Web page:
If we never listened to what we find uncomfortable, we would remain stagnant, probably with unbending ideas.
As unpleasant as it may be to listen to opinions that might differ from ours, the alternative, to suffocate free speech, is worse -- and incalculably more corrosive to civilization. If the violence carried out in the name of Islam poses a serious threat to the security of the Western World, or if new arrivals in a country are heavily involved in criminal activity, such as trafficking in drugs or humans and are filling the prisons disproportionately to the rest of society, those seem problems that it should be the duty of any citizen to point out. One might wish that these were not true, but the first step in correcting any problem is to be able to state it.
Censorship, by suppressing discussion of problems, therefore fails, counter-productively, to tackle what is causing them. Stifling discussion will not make the problem go away. Meanwhile, it festers and grows worse.
One cannot have discourse if there is no opportunity for opposition. We are now seeing European courts, the European Commission, Facebook, Twitter, YouTube and the UN Human Rights Council seek to silence those whose views they oppose.
It even turned out, at least in Germany last September, that "hate speech" apparently included posts criticizing mass migration. It would seem, therefore, that just about anything anyone finds inconvenient can be labelled as "racist" or "hate speech."
Censoring, ironically, ultimately gives the public an extremely legitimate grievance, and could even set up the beginning of a justifiable rebellion.
There is currently a worrying trend. Facebook, evidently attempting to manipulate what news people receive, recently censored the Swedish commentator Ingrid Carlqvist by deleting her account, then censored Douglas Murray's eloquent article about Facebook's censorship of Carlqvist. Recently, the BBC stripped the name Ali from Munich's mass-murderer so that he would not appear to be a Muslim.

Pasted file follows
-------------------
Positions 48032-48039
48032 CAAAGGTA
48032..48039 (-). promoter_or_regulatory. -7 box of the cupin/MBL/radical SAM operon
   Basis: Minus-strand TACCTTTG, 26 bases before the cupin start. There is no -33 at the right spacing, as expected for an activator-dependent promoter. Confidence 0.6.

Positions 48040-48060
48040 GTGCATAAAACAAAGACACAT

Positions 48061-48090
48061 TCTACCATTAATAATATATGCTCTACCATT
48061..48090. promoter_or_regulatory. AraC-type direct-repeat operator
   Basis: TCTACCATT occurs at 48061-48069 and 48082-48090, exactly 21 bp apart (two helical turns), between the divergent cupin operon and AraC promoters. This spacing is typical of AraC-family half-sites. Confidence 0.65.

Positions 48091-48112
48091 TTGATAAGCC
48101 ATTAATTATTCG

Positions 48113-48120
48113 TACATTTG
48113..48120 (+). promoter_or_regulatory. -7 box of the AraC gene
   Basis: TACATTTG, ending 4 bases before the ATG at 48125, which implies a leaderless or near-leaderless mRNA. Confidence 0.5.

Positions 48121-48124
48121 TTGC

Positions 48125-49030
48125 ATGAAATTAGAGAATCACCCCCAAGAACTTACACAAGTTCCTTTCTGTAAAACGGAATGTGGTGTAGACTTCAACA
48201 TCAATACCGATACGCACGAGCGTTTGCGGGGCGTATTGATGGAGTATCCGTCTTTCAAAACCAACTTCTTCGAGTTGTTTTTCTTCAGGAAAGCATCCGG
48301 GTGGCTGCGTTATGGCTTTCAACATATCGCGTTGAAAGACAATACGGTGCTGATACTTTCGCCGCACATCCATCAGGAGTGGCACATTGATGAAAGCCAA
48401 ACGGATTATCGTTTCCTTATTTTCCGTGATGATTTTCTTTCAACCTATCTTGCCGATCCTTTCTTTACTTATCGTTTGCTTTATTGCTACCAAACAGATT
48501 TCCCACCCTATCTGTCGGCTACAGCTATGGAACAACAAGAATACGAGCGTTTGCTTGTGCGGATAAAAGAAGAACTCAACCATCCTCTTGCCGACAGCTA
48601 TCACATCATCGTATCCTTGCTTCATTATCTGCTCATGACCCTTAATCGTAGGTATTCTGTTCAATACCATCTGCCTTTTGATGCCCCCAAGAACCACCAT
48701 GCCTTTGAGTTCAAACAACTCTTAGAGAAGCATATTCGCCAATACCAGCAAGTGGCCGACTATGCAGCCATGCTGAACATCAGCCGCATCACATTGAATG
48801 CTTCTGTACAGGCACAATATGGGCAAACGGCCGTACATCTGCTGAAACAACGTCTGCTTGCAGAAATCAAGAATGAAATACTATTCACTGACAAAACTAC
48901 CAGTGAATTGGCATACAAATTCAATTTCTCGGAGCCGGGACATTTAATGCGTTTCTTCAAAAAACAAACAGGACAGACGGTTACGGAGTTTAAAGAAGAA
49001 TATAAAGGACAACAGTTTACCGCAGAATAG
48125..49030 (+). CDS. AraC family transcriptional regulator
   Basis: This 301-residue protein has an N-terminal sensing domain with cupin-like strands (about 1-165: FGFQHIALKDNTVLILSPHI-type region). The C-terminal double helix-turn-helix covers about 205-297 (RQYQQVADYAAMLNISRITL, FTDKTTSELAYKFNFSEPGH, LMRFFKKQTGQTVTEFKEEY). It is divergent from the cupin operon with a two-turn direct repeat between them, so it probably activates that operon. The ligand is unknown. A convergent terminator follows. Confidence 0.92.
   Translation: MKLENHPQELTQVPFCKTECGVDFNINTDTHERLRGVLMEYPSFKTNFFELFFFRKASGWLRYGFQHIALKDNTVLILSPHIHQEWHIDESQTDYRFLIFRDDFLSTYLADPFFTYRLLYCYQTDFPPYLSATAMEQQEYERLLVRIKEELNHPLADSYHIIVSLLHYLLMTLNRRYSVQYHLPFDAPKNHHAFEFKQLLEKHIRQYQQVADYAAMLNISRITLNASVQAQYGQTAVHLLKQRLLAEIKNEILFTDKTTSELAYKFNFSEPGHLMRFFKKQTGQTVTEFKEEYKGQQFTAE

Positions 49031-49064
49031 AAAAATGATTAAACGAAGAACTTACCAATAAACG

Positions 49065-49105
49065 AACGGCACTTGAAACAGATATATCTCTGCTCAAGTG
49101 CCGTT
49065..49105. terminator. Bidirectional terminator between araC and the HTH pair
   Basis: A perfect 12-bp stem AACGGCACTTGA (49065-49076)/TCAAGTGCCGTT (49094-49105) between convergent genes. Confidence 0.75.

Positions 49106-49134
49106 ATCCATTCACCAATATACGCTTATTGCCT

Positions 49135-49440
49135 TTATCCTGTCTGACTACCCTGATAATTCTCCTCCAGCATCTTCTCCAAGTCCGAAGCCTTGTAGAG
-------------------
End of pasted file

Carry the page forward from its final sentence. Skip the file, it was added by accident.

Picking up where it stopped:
Yet, a page called "Death to America & Israel", which actively incites violence against Israel, is left uncensored. Facebook, it seems, agrees that calling for the annihilation of the Jewish state is acceptable, but criticism of Islam is not. While pages that praise murder, jihadis, and anti-Semitism remain, pages that warn the public of the violence that is now often perpetrated in the name of Islam, but that do not incite violence, are removed.
Even in the United States, there was a Resolution proposed in the House of Representatives, H. Res. 569, attempting to promote the Organisation of Islamic Cooperation's Defamation of Religion/anti-blasphemy laws, to criminalize any criticism of "religion" – but meaning Islam.
Yesterday, at an airport, an advertisement for Facebook read, "A place to debate." Should it not instead have read, "A place to debate, but only if we agree with you"?
We should fear all censorship whenever and wherever we find it. We should welcome the right of anyone to speak. Not to allow differing points of view only entrenches positions by depriving people of the opportunity to hear anything that contradicts them. For those doing the censoring, that is doubtless the point.
But instead should we not be asking: who will be next? If voices, one by one, are silenced, who will be left to speak?
Robbie Travers, a political commentator and consultant, is Executive Director of Agora, former media manager at the Human Security Centre, and a law student at the University of Edinburgh.